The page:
Iowa Secretary of Agriculture Mike Naig, state veterinarian Jeff Kaisand and Iowa State Fair officials have announced new animal health inspection requirements for swine exhibitors at the 2019 Iowa State Fair.
- All swine must be individually inspected and identified on a Certificate of Veterinary Inspection that was completed within seven days of the Iowa State Fair.
- A veterinarian will inspect all swine upon arrival at the Iowa State Fairgrounds before they are unloaded from the truck or mixed with other livestock on-site.
These additional exhibition requirements were developed with input from veterinarians and other third-party experts. They are designed to promote biosecurity and animal health as African swine fever continues to spread across China and other parts of Asia and Europe.
“We are working with other state and federal agencies and industry partners to monitor the ASF situation and educate producers about biosecurity,” Naig says. “While the disease does not pose a human health or food safety threat, it would be detrimental to Iowa’s pork industry and the state’s economy. That’s why we’re implementing additional biosecurity measures for all swine exhibitors at this year’s fair.”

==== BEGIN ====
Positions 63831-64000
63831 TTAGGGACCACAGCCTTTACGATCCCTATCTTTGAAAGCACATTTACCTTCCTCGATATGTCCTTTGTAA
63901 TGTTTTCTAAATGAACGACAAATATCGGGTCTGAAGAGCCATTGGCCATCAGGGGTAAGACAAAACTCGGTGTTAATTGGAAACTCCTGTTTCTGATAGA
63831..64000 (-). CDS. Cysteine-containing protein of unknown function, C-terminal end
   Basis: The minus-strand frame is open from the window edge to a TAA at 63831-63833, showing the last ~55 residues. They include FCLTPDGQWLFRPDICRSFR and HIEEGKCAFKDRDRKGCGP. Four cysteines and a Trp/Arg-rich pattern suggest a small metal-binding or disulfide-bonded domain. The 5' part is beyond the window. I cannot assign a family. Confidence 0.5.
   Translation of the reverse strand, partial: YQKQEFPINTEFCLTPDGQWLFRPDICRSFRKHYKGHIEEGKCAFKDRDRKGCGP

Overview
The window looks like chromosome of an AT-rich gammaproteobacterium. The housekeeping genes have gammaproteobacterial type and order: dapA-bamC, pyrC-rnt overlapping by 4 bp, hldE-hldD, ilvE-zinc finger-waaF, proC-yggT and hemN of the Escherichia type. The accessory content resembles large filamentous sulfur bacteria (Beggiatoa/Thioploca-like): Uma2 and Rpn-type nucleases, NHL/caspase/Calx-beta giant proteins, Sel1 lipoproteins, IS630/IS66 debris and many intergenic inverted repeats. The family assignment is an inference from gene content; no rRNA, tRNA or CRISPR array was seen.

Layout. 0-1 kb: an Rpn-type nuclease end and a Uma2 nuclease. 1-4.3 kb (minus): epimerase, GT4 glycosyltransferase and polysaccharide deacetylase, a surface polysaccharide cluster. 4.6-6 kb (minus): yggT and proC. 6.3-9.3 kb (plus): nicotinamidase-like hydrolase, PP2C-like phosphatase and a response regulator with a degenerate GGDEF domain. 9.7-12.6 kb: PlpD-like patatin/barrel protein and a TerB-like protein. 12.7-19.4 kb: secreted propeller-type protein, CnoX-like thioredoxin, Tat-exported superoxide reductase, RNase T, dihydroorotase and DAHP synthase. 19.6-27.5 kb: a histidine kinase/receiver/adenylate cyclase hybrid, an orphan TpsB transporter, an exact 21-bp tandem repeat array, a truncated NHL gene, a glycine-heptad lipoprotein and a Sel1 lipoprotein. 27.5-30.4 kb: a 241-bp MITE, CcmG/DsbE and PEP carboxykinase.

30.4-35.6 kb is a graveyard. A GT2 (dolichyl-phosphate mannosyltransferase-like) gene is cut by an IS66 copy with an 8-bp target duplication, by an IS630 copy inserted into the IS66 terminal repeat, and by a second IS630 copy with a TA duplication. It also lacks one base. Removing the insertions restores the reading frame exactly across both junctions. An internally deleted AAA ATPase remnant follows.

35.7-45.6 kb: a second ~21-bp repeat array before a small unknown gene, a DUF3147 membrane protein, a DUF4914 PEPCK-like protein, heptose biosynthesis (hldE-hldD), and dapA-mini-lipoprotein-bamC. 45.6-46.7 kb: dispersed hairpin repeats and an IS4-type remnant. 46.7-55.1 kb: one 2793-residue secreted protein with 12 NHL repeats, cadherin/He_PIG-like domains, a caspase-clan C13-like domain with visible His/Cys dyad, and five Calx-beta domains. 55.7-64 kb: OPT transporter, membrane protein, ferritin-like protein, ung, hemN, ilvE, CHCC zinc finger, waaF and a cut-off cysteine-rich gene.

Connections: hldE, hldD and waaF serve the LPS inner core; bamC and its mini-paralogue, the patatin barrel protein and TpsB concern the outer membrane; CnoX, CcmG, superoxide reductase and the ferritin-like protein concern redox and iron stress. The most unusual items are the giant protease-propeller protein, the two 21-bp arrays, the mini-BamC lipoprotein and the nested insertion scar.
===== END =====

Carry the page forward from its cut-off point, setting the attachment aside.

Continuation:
While ASF is top of mind, the Department of Agriculture stresses the importance of following proper biosecurity protocols — with all species of animals — every day to protect Iowa’s livestock.
“All exhibitors are encouraged to practice good biosecurity both at the show and at home on the farm,” Kaisand says. “When exhibitors return home from the fair, they should disinfect their equipment, isolate animals that traveled to the show from the rest of the herd and monitor for signs of illness.”
Protecting the health of Iowa’s livestock and the state’s ag-based economy are top priorities for the Department of Agriculture and fair organizers.
“We value Iowa’s largest industry, agriculture, and recognize the importance of comprehensive biosecurity practices,” says Gary Slater, CEO and fair manager. “We work in partnership with IDALS and our state veterinarians to maintain the highest standards for our livestock exhibitors and the animals they bring to show at the fair.”